I hope you will consider our study carefully. Eminent personalities like us ponder long and hard about the best venue for such important research. Your email was perfectly timed.

Sincerely yours,

Dr. Paul E. Sax
Henry Limpet Professor of Ichthyologic Ick
University of Travis County

(Part of an occasional series, I guess. H/T to Monty Python for the title.)

6 Responses to “Fishy, Fishy, Fishy, Fish!”

  1. Jesse Couk says:

    And don’t forget, Buffalo buffalo Buffalo buffalo buffalo buffalo Buffalo buffalo.

  2. H Larry Penning says:

    Dear Dr. Sax

    Such extraordinary research should not go unpublished. In the remote likelihood that your submission to the Johnson Journal of Aquaculture and Research should not be accepted I suggest that you immediately submit it to the Journal of Improbable Research . I am certain that they will find it most appropriate and informative.


    H. Larry Penning, M.D.

  3. Joel Gallant says:

    Don’t just publish your paper in the journal; make sure to submit it to FISH 2016 (formerly the International Conference on Fish Disease and Related Conditions). Fish disease researchers always hold their conferences in fabulous places (places that have fish!) They’re the envy of the aquaculture community!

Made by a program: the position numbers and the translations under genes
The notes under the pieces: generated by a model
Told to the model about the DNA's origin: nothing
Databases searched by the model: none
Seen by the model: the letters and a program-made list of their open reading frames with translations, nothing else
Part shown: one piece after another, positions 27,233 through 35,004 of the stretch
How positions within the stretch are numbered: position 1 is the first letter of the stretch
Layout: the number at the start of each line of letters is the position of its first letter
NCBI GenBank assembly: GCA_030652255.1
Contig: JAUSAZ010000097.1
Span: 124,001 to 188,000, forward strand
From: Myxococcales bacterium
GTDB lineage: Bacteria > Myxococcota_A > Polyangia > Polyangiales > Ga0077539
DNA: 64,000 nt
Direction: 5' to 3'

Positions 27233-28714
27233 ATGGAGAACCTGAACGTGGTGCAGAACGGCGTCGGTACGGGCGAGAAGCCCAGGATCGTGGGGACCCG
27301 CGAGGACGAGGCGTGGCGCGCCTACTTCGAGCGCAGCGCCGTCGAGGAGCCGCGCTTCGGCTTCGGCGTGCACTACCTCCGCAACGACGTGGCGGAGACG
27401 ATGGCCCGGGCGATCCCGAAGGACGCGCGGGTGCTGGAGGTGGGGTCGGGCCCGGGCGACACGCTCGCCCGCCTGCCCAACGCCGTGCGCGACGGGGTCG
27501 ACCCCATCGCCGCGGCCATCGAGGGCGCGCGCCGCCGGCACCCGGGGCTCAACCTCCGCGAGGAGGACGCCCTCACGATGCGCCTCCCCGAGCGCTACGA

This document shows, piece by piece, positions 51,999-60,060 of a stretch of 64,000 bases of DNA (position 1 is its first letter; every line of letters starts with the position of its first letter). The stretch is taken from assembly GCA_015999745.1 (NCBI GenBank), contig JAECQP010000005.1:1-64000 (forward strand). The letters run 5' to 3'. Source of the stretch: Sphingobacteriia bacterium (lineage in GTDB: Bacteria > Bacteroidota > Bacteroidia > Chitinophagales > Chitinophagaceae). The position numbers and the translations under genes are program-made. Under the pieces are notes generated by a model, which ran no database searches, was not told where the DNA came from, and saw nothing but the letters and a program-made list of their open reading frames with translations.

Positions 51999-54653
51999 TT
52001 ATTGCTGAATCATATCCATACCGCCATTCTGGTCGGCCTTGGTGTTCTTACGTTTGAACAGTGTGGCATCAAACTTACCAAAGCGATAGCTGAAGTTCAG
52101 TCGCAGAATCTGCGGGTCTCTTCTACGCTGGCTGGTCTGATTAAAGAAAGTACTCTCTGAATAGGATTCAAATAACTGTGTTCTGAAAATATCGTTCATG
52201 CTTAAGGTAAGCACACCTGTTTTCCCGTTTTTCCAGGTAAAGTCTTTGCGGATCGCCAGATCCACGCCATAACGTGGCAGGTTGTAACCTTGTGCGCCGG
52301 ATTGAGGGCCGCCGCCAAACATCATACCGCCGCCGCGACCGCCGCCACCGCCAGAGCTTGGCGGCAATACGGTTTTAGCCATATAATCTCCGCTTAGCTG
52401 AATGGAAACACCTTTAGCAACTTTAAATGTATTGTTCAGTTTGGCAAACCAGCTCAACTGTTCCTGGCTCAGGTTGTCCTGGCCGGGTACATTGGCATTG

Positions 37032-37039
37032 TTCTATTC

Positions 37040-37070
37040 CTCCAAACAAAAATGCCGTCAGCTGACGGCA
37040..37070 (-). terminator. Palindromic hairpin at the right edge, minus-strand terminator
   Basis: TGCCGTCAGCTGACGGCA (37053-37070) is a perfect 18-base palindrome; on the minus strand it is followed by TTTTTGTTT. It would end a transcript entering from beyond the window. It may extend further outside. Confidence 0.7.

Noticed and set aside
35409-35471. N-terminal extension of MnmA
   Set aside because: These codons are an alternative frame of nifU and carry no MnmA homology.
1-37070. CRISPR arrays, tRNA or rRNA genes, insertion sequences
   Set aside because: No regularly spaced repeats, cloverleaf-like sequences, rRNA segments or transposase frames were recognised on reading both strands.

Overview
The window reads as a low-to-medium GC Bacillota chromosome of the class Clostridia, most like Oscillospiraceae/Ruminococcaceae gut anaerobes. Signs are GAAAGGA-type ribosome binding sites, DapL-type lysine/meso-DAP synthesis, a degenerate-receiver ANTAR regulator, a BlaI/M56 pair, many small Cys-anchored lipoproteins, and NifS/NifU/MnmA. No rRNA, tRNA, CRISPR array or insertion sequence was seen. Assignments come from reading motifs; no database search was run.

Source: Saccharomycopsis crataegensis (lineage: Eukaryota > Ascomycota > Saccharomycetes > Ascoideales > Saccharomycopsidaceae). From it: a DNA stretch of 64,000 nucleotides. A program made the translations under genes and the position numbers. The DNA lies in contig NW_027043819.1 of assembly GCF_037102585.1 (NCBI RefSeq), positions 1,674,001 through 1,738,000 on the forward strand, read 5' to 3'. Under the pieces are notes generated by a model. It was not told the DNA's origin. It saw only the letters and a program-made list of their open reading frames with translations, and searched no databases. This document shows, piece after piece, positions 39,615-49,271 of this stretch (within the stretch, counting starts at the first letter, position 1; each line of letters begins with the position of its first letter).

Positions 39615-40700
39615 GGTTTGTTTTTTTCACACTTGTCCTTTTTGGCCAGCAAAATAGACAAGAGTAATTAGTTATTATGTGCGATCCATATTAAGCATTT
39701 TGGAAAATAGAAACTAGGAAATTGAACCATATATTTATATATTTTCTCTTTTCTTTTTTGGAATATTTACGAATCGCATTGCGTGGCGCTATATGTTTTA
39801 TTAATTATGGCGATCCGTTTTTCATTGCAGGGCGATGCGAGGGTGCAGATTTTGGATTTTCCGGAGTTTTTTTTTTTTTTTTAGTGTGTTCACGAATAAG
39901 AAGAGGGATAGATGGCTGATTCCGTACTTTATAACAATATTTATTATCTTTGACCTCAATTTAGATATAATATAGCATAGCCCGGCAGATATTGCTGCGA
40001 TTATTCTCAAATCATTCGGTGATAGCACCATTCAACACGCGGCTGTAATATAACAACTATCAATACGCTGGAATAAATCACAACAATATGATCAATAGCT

4. Ethan says:

    Any practical idea on how to get rid of those daily emails as soon as you publish your email in any manuscript?

  5. Simon says:


    Congratulations for your exceptional work. It is quite unfortunate these data could not be presented at the 12th International Congress on the Biology of Fish, which was held in San Marcos, Texas in June ( No doubt this report would have qualified as a late breaker.

    I myself have an interest in the field of fish and water related human mycobacterial infections. If you ever feel our work could be seanergistic, please feel free to reach out.

  6. Barry says:

    I am disappointed that a stronger study design was not used. While the fish receiving experimental treatment might have been blinded by the chlorhexidine, control fish would not have been. Blind cave fish should have been used for this study. Comparison to povidone-iodine would also have been helpful, given the persistence of its use despite multiple studies demonstrating the superiority of chlorhexidine.

    It also seems you missed a key bit of fun in piscine your life away. Now that fake journals are using US addresses – checking them out via Google street view. I was recently offered a position as a “Righteous Editorial Board Member” by a journal whose “offices” were overshadowed by a very impressive nail salon next door.

HIV Information: Author Paul Sax, M.D.

Paul E. Sax, MD

Contributing Editor

NEJM Journal Watch
Infectious Diseases